The “cinematic experience” in most titles is more often than not just some developer jargon thrown out for marketing benefits. In Voyage, however, one can truly liken the experience to an interpretive performance. Everything is represented by colour and imagery — there is no voice over [apart from the occasional grunt or beckon], and the only text players will ever come across is the game’s splash screen. Not even the sparse menu features any text! Instead, the game relies solely on the player’s ability to figure out the context of the chapter selection screen, and knowingly, refer to the iconography of the control tutorial during the first scene. 

There is a two-player couch co-op option as well. However, unlike other puzzle-platformers, the experience shared in Voyage is much more about discovery than it is concerned with actually solving anything other than the interpretation of the depicted scenes. When playing alone, the second adventurer has a pretty smart artificial intelligence controlling it and players have the ability to switch between characters as they please. The entire game can be played without switching at all. When playing with a friend, both characters are player controlled, and instead of a single player just holding the interact button when needed, players will have to communicate with each other to help each other over obstacles. There is a hidden achievement related to directly interacting with the characters as well, so look out for the cute interaction! 

The face buttons of the controller let players swap characters, interact with the world or each other, and for single players to tell their AI partners to hold on for a moment. The final piece of the puzzle solving mechanics revolves around the player’s ability to “ping” nearby intractable objects. These will, more often than not, also be the solutions to whatever small puzzles players are met with. There is a single level later on in the game, where it is extremely challenging to even see the pings (because of how bright the level is) and may cause a little more of a runaround than is rightfully necessary; but it is a minor quip, and the only one at that, in what is a truly beautiful experience.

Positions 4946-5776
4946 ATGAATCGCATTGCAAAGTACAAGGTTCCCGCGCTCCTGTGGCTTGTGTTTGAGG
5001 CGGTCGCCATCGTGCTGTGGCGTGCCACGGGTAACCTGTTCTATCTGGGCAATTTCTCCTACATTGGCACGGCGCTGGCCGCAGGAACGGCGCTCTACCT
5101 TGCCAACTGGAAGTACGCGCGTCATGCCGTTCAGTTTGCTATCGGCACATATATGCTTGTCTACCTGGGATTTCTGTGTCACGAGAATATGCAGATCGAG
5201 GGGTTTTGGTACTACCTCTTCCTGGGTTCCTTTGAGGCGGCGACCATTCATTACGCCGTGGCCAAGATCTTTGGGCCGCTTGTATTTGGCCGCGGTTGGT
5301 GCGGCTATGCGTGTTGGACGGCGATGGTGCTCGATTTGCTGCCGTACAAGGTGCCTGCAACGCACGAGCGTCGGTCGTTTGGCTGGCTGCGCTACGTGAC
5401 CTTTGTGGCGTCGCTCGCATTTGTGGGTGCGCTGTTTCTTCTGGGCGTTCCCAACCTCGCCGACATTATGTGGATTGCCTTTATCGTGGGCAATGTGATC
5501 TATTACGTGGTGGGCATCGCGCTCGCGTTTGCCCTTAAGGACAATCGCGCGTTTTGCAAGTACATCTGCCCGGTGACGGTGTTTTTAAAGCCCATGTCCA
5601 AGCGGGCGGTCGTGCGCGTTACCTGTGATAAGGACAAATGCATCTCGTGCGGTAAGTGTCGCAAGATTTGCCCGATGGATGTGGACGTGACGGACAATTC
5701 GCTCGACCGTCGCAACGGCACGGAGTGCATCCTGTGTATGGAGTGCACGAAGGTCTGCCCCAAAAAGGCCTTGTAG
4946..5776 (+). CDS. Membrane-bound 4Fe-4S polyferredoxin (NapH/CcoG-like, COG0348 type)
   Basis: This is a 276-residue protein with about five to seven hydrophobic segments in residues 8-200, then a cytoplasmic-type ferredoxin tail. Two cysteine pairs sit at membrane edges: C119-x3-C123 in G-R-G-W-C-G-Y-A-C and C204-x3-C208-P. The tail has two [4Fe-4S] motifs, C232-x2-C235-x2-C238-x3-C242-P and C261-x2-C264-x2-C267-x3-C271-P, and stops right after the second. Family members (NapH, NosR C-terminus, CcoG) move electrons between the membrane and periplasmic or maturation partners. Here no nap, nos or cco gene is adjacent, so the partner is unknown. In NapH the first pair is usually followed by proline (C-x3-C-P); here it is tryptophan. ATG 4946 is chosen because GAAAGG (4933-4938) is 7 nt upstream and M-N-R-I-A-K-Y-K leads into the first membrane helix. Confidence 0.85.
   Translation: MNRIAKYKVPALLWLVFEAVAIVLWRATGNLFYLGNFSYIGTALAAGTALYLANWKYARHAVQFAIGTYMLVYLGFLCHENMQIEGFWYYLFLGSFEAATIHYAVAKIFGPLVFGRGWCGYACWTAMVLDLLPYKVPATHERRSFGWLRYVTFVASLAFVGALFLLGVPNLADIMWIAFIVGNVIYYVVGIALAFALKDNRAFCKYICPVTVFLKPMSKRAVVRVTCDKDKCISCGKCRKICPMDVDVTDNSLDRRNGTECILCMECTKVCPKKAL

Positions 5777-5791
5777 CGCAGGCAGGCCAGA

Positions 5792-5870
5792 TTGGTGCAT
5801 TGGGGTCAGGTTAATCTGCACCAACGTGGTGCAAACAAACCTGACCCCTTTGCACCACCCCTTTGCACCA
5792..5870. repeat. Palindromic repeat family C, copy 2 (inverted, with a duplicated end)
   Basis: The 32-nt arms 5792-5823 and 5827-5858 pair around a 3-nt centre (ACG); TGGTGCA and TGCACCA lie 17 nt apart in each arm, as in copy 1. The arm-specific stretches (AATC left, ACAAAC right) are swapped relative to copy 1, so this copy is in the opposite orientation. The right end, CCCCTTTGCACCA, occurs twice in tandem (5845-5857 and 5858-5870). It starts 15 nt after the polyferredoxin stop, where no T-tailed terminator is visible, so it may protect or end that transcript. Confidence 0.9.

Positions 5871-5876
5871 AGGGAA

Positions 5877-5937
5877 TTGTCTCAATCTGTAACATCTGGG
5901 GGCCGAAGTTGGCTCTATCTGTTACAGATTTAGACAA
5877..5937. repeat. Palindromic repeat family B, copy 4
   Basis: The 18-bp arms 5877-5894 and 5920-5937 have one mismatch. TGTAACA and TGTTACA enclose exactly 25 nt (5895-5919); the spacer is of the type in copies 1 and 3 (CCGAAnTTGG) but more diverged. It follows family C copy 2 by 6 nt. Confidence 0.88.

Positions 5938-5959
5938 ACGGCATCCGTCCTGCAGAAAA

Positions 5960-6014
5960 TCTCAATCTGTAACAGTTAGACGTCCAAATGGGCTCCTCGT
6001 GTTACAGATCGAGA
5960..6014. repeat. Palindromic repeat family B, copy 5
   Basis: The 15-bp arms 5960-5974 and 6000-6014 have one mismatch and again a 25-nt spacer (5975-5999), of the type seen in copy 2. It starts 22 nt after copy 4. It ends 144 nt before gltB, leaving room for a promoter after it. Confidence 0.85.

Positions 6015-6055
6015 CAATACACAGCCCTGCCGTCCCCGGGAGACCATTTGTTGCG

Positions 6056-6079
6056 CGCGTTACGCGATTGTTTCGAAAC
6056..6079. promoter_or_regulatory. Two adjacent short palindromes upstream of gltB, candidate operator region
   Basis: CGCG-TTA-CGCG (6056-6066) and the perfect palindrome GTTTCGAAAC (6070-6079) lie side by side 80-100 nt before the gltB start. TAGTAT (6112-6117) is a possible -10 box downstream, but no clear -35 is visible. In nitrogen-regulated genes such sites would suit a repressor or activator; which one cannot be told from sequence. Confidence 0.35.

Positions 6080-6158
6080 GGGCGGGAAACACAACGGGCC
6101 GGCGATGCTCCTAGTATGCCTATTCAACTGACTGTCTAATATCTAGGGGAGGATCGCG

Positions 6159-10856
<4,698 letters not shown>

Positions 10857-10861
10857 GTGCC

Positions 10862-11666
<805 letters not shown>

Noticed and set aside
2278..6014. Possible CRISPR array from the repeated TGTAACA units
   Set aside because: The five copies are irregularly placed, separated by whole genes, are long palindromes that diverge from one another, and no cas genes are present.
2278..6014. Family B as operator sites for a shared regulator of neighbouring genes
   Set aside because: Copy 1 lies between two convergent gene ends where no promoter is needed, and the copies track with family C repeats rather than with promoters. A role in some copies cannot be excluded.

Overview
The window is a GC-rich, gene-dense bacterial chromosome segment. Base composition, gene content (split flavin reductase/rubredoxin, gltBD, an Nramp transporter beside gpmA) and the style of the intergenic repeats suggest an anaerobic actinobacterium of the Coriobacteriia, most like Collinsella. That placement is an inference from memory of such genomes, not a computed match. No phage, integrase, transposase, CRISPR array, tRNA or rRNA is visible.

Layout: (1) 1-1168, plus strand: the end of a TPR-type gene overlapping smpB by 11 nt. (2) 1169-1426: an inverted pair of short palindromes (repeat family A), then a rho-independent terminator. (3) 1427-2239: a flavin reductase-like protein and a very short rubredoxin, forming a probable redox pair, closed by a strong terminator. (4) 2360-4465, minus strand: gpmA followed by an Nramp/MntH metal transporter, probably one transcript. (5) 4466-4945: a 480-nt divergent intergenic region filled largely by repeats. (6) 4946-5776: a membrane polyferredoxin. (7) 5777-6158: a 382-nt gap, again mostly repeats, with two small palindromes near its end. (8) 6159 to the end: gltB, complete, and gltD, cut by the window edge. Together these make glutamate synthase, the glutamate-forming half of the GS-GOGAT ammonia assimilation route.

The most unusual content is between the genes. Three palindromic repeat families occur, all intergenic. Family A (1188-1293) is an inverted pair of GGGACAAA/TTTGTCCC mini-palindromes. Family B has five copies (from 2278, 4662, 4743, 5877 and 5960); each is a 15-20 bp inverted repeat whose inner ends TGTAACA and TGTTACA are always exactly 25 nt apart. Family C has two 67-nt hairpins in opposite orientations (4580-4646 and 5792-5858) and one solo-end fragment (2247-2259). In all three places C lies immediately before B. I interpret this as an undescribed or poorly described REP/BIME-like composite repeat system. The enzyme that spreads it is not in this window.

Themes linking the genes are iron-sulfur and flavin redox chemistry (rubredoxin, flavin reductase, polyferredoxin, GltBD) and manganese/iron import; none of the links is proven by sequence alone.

It also needs to be said how exceptional the score serves the game. From whimsical bit-tunes, through to alien-like synth loops and what can only be described as “pocket orchestrations” and piano riffs, Voyage elicits a wave of emotions perfectly befitting of its interpretive nature, which is also reminiscent of other indie darling, Limbo. None of the looping tracks ever overstay their welcome either. The game is actually an extremely short experience, clocking in at only two and a half hours from start to finish. However, sometimes less is more, and this is most definitely the theme here. 

Voyage is, simply put, a superb experience. From its meaningful score through to the passion-filled hand-painted scenery; the characters therein, and the overarching mysteries of the crash and the planet natives, it is exceptional in its execution. The game is masterful in how it relies on player interpretation to tell its story as well – something rather unique to this indie title! While the puzzles are almost non-existent, the game still manages to induce all of the necessary emotions while players make their way through the various and gorgeous levels. As far as cinematic experiences go, Voyage has undoubtedly set the bar wonderfully high. 



Superb musical scoreCouch co-op only
Interpretive narrative is a special experience
Beautiful levels and scenes

Title reviewed on Xbox Series X with code supplied by Venturous.

Learn more about our review methodology here.

Junior Editor at Vamers. From Superman to Ironman; Bill Rizer to Sam Fisher and everything in-between, Edward loves it all. He is a Bachelor of Arts student and English Major specialising in Language and Literature. He is an avid writer and casual social networker with a flare for all things tech related.